You find a physical therapist. You’ve got 10 apps that augment your physical therapy. This can work just as well for let’s say a yoga studio or a CrossFit gym. Apps that augment your exercise, your physical fitness regimen. Again, you’re putting them first, because you’re talking about augmenting services or work that’s already going on, which is kind of assuming that someone would be their customer, would choose to go to this physical therapist, or would choose to attend yoga classes at this particular studio.

      So this is what we’re talking about when we think about or talk about unbundling this stack. You see as we come up with topics that we would pitch, we’re putting the publisher first. Always putting the publisher first and recognizing the reason that they publish.

      Hone your pitch

      This is the biggest piece, guys. Why do they publish? They publish because they want to sell services and products. So you’re thinking about topics and formats that are going to support that and that overlap with what you’re selling and how you’re functioning. Let’s see. Here’s another good tip. Try and get calls to action for your publisher into the title.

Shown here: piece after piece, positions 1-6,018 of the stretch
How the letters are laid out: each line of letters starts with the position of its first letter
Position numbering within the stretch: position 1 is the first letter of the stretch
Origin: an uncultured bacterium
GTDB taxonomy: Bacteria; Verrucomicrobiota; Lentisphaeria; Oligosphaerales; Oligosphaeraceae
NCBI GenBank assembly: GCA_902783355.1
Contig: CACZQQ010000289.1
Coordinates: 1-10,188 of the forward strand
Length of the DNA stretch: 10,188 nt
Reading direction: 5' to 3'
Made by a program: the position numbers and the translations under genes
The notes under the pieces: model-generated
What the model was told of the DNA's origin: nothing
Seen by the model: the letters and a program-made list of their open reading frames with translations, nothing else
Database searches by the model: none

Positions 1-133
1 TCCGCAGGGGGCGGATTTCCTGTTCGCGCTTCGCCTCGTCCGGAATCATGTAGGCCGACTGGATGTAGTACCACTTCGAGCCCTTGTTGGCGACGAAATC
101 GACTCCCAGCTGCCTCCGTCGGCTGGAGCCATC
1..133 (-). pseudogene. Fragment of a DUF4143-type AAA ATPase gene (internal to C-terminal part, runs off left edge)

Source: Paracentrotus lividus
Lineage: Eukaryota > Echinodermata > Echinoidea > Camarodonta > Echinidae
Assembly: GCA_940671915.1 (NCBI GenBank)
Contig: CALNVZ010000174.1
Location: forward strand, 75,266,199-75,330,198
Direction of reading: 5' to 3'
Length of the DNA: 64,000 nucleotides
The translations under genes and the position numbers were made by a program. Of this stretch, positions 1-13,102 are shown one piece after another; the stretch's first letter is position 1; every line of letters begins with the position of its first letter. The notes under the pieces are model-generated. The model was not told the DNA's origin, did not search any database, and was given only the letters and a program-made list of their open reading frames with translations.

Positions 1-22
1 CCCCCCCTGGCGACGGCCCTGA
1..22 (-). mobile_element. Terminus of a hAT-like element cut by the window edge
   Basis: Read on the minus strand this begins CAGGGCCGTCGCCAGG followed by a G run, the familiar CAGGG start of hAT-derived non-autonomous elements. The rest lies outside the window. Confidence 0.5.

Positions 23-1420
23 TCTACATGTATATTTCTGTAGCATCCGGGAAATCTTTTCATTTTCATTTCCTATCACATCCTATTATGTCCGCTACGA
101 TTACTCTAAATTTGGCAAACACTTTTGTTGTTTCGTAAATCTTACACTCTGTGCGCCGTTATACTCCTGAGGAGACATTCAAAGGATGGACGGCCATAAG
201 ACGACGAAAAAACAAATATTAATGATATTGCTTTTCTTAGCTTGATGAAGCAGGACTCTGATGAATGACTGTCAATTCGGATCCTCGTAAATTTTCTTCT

So we could revise this one. Ten reasons to fix roof before sale of home. No, 10 reasons to call a roofer before you put your home up for sale, or 10 reasons to call a roofer now if you’re going to put your home up for sale in April.

      So again, you’re really looking at honing your pitch for the intended purpose of this publisher group. You’re thinking beyond the article. We talked about it a little bit, mentioned this earlier. You’re thinking about FAQs. You’re thinking about glossaries.

      Explore different formats

      What other formats could be strong, potential formats? An infographic, a small, little infographic. Any of these could be explained or supported through the use of graphics. Again, this is the type of document or pitch that could be really effective, because the publisher is going to see immediately how it could benefit their sales, the reason why they publish.

      Keyword research

      You’re an SEO, right? You’re going to lean into keyword research on your pitch. Hey, it looks like you’re not ranking for some of these terms in your area. Again, there needs to be overlap for these terms and with what you’re trying to sell it or with what your topic needs to be.